James P. Comer

James P. Comer, MD. MPH., has been internationally famous for his contribution in child development. As a psychiatrist and a member of the Maurice Folk Professor of Child Psychiatry at the Yale University School of Medicine’s Child Study Center, he was able to support the promotion and program on the said field. In this regard, he was able to put up the Comer School Development Program in 1968. This program aims to build the mutual cooperation and bonding of parents, academicians and society to develop the emotional and mental aspects of a child, which in turn could help children in attaining their educational success. Aside from these programs, he was able to write several books and articles about the development of children as a whole. In fact several groups have recognized his success. In addition to the awards he had previously received, again, he was awarded two of the most coveted awards, the Heinz Award and Healthrac Foundation Prize in 1996.

One of his well known and acclaimed work is the book entitled ‘Waiting for a Miracle: Why Schools Can’t Solve our Problems and How We Can”, which was published in 1997.

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In the said book, Comer thrashed out the roots of school troubles and offers a feasible approach to settle them — he recommended a method that concentrates on the critical responsibilities of young individuals, family unit, and society.

His narration includes several accounts of his life as an African-American teenager living poorly. He hauled also experiences from his long years of community participation and educational undertakings to demonstrate how the educational institutions can be a main and significant tool of transformation. By utilizing illustrations from his victorious approaches for troubled schools, he was able to present a thorough design of how a considerately planned course of action can create a vivid change in the classroom.

The most important hypothesis of Waiting for a Miracle is the idea that while educational institutions could not resolve the troubles of America, the professors, supervisors, and parents can start the extensive and laborious course of undertaking to impute a change in the life American population.

On the other hand, Comer also made a point, which destroys the illusion that individual’s achievements in life are the consequence of person’s hard work. According to him, success is a result of a sequence of concentric set-up that have an effect on and which establishes the worth of our existence. These comprise the biological, physical, and value laden uniqueness obtained from kin relations as the first set up. The second phase is the self identification, peer influencing and value laden manipulation obtained in the development of the educational institutions, occupations and association; and the third network is that where programs and custom disseminated by political, commerce have the capacity to superficially influence the existence of persons. (McFadden)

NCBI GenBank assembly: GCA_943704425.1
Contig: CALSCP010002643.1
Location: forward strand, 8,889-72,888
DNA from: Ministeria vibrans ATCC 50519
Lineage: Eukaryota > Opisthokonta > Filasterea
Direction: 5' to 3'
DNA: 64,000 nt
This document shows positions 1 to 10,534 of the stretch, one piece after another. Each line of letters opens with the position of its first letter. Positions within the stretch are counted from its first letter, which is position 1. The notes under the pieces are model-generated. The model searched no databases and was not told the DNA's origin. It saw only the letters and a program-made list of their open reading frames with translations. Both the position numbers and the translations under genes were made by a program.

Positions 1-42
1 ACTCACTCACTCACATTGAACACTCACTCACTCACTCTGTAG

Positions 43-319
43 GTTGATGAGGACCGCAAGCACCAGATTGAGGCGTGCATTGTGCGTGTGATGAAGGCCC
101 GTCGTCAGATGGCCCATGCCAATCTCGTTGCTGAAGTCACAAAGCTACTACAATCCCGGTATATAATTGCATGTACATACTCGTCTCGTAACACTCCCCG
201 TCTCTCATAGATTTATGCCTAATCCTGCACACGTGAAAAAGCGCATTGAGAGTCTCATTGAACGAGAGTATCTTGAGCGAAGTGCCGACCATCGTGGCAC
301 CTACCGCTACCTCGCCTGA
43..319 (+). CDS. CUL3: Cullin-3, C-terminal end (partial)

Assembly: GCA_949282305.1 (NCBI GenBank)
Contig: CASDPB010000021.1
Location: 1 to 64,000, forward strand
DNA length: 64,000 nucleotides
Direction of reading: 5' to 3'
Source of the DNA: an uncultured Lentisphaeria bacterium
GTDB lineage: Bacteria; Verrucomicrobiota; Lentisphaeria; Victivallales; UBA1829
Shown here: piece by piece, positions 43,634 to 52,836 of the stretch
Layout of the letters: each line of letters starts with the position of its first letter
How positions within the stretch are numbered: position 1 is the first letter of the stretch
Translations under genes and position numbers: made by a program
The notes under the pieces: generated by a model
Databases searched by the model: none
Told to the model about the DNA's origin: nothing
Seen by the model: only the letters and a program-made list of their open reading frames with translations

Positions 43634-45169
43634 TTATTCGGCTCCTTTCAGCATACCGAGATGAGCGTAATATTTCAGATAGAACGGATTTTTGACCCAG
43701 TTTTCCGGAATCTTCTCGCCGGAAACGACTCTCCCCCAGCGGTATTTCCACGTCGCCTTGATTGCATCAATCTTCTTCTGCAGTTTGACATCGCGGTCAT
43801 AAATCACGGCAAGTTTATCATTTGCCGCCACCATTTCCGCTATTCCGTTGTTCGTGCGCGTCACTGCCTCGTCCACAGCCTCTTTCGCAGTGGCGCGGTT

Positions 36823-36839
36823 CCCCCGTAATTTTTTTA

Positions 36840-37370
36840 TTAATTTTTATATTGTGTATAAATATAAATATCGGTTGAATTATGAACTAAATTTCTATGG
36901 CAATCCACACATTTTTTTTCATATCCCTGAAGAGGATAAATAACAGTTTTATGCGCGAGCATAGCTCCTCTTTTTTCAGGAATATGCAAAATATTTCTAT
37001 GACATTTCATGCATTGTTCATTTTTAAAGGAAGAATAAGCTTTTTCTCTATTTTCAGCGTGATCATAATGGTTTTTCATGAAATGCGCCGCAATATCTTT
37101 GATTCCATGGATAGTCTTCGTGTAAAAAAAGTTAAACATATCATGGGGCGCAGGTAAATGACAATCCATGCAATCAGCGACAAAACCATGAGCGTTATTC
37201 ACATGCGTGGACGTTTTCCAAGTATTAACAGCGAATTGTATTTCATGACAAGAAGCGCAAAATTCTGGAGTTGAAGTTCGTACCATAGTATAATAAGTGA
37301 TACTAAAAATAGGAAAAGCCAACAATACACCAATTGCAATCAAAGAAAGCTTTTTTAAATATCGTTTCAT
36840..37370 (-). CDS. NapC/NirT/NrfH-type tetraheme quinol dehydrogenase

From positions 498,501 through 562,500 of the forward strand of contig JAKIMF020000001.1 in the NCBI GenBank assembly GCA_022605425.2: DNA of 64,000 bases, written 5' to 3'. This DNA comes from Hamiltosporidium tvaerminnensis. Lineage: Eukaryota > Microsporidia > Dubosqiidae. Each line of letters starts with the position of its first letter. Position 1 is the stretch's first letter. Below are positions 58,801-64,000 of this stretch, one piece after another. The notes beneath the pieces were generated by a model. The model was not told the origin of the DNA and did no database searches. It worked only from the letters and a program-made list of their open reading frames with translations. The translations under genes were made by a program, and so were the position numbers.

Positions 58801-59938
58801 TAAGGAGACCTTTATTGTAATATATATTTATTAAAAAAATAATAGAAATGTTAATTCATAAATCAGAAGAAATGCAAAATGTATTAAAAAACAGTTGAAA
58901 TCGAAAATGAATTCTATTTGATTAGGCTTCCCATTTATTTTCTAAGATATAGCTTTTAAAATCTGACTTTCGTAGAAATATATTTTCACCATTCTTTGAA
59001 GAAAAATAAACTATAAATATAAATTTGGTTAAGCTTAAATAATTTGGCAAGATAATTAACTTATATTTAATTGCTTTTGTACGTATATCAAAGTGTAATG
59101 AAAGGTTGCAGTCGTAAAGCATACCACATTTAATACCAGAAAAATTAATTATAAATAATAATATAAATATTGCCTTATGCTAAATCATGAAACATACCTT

Another main sub-thesis of this book is that nearly all Americans have profited from the developed and hi-tech revolutions that have enhanced the condition of life. A good number Americans have been wedged in the surge of richness, as African Americans have always been in fixed in the hardship their economic life.

Furthermore, he also stated that country’s administration ought as well to obligate themselves to improving the schools by directing on the seminar, workshops, and training which the professors, teachers and alike should undertake.

In relation to the contemporary education, the book implies that improved schools may be an essential component of the resolution to our American problems. However, it is important to note that the Author also contends persuasively that a change in the educational policy, devoid of trivial cultural transformation, is neither a possible solution that could help the American problems. Thus, Comer stated, “Expecting schools to do so is like waiting for a miracle.”

My view of Waiting for a Miracle reveals that the book is a sympathetic narration of lesson and a lucid plea made by a famous psychologist, with an established reputation in leading schools.

In analyzing this work, it is important to note that the Author’s flaw is on his act of admiring the support, which he has received from his kins, little did he realize how complex it could be for others to obtain such support. In the search on how to give emphasis to society’s obligation, the act of biased account over the obligations persons and organizations concerned is also noted. Nevertheless, his enormous knowledge in the school modification progress was his driving force to appeal for a far-reaching modification that everyone must earnestly give a thought.

Comer’s recitation of the harmful consequences of labeling the relics of racial discrimination is outstanding. The truth of the matter is that Waiting for a Miracle is an accurate printed tale with the purpose of delivering the troubled African American society.

In sum, I concur with Comer’s examination of our American educational predicament. Our teenager’s prospect necessitates that Americans assists the mounting, multiracial association which presently being undertaken to hunt comprehensive, family-involved and child-oriented resolution to our country’s societal tribulations.